One of the more complex challenges we faced was modifying our drones’ guided flight mode to perform the way we needed it to.
All of our autonomous code was built on top of a guided flight platform whereby the position of the drone was controlled independently of the wings, how much it was carrying, its battery level, everything. We could tell our drone where to go and it would go there. The guided flight mode was based on a combination of sensor data from a GPS accelerometer, gyroscopes, a stereo camera and a laser range finder. This biggest challenge we faced was managing all of these different elements. Fortunately for us, the issues only came to a head in the very last competition…
One of our drones was in guided flight mode and it suddenly decided to start flying upwards. Attempting to save it, we switched it back to manual control. As soon as we did that the drone stopped responding and fell 15 meters out of the air and smashed on the ground. It was the last event of the last competition, so it was a pretty spectacular way to end the competition.
What was the biggest takeaway from the event? Did you learn anything significant about yourself, working in a team, or the technology?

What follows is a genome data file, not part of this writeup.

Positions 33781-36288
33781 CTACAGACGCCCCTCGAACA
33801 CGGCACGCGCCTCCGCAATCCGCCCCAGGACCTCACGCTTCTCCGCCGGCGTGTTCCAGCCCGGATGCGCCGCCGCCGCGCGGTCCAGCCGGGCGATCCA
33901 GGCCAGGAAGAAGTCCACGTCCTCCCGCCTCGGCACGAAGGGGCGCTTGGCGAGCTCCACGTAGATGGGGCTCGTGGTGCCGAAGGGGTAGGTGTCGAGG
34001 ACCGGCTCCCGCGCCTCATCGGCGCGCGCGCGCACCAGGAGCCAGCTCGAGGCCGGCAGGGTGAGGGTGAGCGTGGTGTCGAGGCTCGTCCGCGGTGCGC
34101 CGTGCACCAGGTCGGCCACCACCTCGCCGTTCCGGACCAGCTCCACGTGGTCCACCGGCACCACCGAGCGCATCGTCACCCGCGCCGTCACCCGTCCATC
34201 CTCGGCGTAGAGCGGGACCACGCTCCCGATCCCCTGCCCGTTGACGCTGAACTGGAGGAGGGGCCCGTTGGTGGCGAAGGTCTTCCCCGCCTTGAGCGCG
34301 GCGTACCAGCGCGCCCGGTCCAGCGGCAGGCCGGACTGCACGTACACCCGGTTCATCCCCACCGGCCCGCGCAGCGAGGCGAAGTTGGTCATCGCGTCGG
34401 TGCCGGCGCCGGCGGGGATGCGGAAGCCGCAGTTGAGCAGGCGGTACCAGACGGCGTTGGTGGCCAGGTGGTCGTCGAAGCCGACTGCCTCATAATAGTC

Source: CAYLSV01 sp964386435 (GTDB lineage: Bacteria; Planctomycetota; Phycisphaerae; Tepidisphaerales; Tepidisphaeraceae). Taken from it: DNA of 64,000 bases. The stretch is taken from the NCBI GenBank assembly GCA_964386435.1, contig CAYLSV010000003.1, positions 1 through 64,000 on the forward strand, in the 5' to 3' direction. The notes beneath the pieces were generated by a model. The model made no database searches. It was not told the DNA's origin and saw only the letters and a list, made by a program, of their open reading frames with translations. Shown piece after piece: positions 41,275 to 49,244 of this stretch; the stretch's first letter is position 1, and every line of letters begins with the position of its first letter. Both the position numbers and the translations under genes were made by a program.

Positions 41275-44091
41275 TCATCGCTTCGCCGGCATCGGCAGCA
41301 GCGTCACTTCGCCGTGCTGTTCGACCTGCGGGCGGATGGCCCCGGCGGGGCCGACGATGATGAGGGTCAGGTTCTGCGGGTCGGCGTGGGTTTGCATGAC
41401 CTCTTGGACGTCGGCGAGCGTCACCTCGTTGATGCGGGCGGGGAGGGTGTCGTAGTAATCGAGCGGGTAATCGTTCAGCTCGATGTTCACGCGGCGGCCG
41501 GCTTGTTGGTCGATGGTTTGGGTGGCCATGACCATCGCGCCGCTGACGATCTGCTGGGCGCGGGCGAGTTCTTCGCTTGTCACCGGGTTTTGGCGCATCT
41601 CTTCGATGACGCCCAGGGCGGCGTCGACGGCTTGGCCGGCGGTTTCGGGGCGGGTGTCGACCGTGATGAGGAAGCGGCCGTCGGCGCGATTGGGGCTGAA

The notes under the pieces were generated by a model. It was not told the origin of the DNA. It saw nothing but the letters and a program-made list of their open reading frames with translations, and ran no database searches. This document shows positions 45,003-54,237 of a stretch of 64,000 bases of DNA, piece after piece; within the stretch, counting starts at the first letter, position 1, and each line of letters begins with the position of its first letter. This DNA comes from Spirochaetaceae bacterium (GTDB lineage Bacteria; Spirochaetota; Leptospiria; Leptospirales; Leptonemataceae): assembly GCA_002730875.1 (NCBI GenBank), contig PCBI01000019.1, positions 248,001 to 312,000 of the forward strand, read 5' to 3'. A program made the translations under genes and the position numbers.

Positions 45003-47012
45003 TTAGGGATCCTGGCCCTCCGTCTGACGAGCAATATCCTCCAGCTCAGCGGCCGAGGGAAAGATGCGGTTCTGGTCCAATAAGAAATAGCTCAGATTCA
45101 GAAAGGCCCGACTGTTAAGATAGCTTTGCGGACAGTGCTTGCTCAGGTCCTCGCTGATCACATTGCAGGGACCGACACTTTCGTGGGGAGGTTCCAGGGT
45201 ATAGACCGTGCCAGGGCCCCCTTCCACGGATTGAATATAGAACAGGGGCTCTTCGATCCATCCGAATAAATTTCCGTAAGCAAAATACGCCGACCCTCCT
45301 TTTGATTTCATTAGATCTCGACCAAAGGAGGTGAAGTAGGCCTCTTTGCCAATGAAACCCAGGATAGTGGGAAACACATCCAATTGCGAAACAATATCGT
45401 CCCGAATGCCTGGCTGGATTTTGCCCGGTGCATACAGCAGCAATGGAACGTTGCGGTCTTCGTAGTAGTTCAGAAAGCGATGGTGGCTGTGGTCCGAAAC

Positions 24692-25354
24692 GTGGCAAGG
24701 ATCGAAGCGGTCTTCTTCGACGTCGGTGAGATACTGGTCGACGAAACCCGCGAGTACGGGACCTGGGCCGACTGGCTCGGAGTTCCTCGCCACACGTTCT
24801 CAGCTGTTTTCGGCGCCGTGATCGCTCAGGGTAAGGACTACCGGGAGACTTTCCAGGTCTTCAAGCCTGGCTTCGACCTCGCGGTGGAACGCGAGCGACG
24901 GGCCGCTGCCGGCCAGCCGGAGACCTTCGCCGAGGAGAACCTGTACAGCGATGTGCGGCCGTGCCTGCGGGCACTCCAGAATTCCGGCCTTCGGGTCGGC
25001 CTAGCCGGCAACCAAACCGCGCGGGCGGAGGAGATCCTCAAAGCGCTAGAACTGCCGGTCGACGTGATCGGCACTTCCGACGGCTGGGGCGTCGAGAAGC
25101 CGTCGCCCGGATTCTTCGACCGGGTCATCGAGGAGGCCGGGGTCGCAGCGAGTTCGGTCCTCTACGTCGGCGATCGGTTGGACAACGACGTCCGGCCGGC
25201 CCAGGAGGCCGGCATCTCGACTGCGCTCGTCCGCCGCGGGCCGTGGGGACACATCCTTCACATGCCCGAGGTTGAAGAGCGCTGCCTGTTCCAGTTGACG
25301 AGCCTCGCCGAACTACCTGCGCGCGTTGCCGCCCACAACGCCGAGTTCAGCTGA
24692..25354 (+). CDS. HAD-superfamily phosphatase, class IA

One of the things I learnt about myself was what limit of sleep deprivation I can go to!
In terms of technical knowledge I learnt an enormous amount. I also learnt how to work effectively on a large project. When you’re working on something huge with tight deadlines it really forces you to segment the work into tasks, find ways to work independently and maintain good communication across the team.
What’s on the horizon now?
I’m currently working on a droid racing competition which will happen in early July. The competition challenge is to design a small remote controlled car to drive autonomously around a track. The track is defined by tape on the ground and the rules of the competition define that navigation must be achieved by computer vision.
The focus of the competition is to get undergraduate students to use low cost hardware to get a solution working. We’re borrowing and building on technology developed by past teams. One of the techniques we’re using is called a Bayesian classifier which allows us to categorise the parts of an image we are interested in.
For example, the track might be defined by blue and yellow tape, so for that we’d need to extract the blue and yellow from the image of the track. This could be done with some simple thresholding, but what a lot of people don’t realise is that as soon as the lighting changes, the real-world colour of an object also changes an enormous amount. As a human, your brain still perceives the object as blue even though the light hitting your eye might not be. The Bayesian classifier can help compensate for changed lighting conditions. I’m looking forward to working on this project and coming up with a solution that’s new and effective.